The streets and bars were absolutely packed – Mostar is obviously an evening place – and we really wish we had had more time there to properly experience it all. Sadly, we were exhausted and fell asleep almost instantly!
Mostar Day Two
After a gloriously comfortable night’s sleep, complete with an actual, genuine lie in (!), we checked out of our room and left our bags with our new Mostar best friend so we could explore the rest of the town without having to lug everything around in the heat. It was already looking like it could be the hottest day so far.
We stopped for lunch/breakfast at a dead cheap restaurant with great views over to Stari Most – and even better Cevapi. Yum yum yum.
Meša kindly annotated a map for us and after lunch we followed it past the ‘synagogue’ (doesn’t exist anymore), mosque and church – basically following the old front line as it was during the war. There are still plenty of destroyed/gutted buildings even 20 years on – and bullet marks everywhere you look.
After a good 45 minutes of wandering, we finally found what we were looking for – the infamous Mostar sniper tower.
This is a high-rise shell of a former bank which we’d read about before our visit and really wanted to explore. The snipers would shelter in the upper floors which provided a perfect view across the town.You can still find discarded bullet casings and other discarded remnants from the war inside. Fascinating. Chilling. It’s also covered in plenty of intriguing graffiti – probably worth a walk down there just to look at the art alone.
The internet had suggested that we could find an entrance round the back. The internet was wrong – or, at least, out of date. The entire building has now been bricked up – the walls are a good 10 feet tall. It’s still technically possible to get inside by climbing on some of the outer walls and hoisting yourself up, but we didn’t see any way to easily get back out once you were inside. If we had had more time (we had a bus to Sarajevo to catch in a few hours), we’d probably have gone for it – but we didn’t fancy getting stuck inside an abandoned sniper tower under such tight timescales. Genuinely quite a shame, it would have been really interesting. Ah well. Next time?!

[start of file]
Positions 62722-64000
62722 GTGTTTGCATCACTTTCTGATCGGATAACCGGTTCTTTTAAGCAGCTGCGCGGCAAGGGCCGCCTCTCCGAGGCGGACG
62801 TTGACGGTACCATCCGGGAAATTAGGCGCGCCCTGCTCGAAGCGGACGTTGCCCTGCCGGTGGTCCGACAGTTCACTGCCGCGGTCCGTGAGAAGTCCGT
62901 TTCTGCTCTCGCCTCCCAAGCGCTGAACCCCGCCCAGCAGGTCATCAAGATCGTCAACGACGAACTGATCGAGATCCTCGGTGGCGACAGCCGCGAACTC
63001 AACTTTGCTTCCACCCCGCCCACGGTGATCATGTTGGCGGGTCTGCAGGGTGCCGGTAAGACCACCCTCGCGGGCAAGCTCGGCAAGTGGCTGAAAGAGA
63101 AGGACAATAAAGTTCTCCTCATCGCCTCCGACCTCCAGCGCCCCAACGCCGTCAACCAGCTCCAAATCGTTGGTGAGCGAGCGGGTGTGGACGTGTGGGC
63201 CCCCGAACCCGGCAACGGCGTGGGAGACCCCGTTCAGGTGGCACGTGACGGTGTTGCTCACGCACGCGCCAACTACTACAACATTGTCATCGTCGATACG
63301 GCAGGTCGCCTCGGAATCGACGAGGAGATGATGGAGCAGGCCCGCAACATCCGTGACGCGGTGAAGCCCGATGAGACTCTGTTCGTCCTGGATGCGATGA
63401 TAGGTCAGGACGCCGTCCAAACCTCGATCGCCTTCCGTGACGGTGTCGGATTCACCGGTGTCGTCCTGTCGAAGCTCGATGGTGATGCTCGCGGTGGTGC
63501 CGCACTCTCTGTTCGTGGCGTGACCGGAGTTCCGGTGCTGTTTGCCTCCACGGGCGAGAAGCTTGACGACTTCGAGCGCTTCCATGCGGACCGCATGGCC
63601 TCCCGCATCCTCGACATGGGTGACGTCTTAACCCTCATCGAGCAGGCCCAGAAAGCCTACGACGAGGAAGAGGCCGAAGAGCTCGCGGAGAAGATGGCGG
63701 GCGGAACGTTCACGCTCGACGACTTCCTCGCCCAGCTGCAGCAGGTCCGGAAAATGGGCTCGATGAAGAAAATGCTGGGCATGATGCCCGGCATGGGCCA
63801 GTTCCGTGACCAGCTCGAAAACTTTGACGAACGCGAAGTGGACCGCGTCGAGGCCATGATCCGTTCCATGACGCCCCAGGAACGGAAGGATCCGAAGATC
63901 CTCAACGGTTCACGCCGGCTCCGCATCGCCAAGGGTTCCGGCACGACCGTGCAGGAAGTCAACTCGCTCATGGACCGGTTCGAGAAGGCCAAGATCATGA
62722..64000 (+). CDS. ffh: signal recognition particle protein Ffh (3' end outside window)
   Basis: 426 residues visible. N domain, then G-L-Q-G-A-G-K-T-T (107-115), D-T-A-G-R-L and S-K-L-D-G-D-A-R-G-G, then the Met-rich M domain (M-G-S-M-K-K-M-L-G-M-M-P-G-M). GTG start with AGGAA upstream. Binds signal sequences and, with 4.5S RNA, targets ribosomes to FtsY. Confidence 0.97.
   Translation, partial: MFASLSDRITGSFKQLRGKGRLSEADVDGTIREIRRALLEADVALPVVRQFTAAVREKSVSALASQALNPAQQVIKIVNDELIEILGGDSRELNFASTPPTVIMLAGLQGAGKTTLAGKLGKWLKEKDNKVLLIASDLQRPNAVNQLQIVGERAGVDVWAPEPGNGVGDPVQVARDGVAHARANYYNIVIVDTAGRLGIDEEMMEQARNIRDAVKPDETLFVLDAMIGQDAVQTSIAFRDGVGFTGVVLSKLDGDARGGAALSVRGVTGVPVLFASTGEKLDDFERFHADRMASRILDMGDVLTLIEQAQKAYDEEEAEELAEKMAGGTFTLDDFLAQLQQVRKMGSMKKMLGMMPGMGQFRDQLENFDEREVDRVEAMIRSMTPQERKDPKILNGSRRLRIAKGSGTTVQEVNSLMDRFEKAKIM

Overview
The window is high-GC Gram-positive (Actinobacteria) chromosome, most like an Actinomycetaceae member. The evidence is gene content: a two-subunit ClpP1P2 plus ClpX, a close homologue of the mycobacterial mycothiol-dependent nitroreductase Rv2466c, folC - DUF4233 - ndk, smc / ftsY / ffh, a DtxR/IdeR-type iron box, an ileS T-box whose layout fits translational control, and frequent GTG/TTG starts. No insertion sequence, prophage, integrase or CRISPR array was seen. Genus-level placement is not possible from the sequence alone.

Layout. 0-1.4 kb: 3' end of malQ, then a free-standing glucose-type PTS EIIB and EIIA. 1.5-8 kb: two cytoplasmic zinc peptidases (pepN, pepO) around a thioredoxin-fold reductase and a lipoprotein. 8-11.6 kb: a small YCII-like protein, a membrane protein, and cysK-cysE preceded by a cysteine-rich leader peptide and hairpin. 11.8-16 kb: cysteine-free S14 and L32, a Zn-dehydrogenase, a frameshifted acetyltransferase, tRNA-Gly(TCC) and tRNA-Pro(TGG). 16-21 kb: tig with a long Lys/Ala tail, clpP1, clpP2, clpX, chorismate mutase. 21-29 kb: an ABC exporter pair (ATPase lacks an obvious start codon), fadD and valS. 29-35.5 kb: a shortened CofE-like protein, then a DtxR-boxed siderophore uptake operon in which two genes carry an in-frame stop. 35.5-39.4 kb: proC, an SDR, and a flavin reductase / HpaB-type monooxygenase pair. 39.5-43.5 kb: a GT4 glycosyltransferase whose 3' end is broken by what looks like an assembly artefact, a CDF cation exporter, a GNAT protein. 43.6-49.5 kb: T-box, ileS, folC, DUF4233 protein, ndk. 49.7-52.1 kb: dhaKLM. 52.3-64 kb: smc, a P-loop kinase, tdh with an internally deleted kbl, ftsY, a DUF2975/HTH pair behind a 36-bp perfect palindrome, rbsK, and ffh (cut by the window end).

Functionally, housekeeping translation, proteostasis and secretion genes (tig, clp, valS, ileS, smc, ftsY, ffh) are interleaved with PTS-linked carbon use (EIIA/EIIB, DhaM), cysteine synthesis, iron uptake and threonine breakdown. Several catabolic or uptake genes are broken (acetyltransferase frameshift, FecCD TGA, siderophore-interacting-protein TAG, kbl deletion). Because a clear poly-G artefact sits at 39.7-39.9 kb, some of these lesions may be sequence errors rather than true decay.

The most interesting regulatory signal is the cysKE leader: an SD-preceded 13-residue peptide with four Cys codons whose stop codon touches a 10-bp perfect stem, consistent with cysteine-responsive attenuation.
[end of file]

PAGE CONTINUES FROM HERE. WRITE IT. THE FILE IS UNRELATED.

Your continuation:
Outside the sniper tower, we were stopped by a taxi driver who asked us if we spoke German. We do. We said yes. And we were treated to a good 20 minute rant, in the taxi driver’s broken German, about how the mafia run Bosnia and are draining normal folk – and particularly the youth – of employment, opportunities and money. There wasn’t a lot we could really say in reply to him, other than offer him our sympathies and promise (upon request) that we’d tell everybody we knew when we got back to Germany. An interesting encounter.
Our next encounter was slightly less sobering, but no less bizarre. Wandering through a park, we stumbled across Bruce Lee. A massive gold statue of Bruce Lee, in karate poise. It turns out that the statue is there as a symbol of solidarity, bridging the ethnic divisions which have caused so much tension in the city. In hindsight, it makes much more sense – but at the time we were hilariously confused by Bruce Lee’s presence in this random Bosnian park.
And with a wave goodbye to Bruce Lee, and an attempted kiss/lick from a tired looking stray Alsatian (much to Lucy’s disgust), it was back in to the middle of Mostar to pick up our bags and head to the bus station.
By this point, the temperature was pushing the high 30s (Celsius) and we were seriously lagging from all the walking we’d done around the place. Enter an absolute jewel of a find – a bar in a cave! We were the only ones in there, but we didn’t care. A cool corner was found, many colas & ice were drunk, and it was absolutely lovely. We’d probably have both passed out on the bus if we hadn’t have found somewhere out of the heat to sit down! The cave bar saved us, and we finally found the strength to drag ourselves the extra 15 minutes down the road to the bus station.
We definitely regret not spending longer in Mostar. For a small place, there’s so much history and things to explore – you definitely need longer than a night. The surrounding area is also beautiful, and we were offered excursions by Meša which we would have loved to have done, but just couldn’t fit in. I have a feeling we’ll be back. For now though, the bus was boarded and our next stop – which we were equally as excited for – was Sarajevo…stay tuned!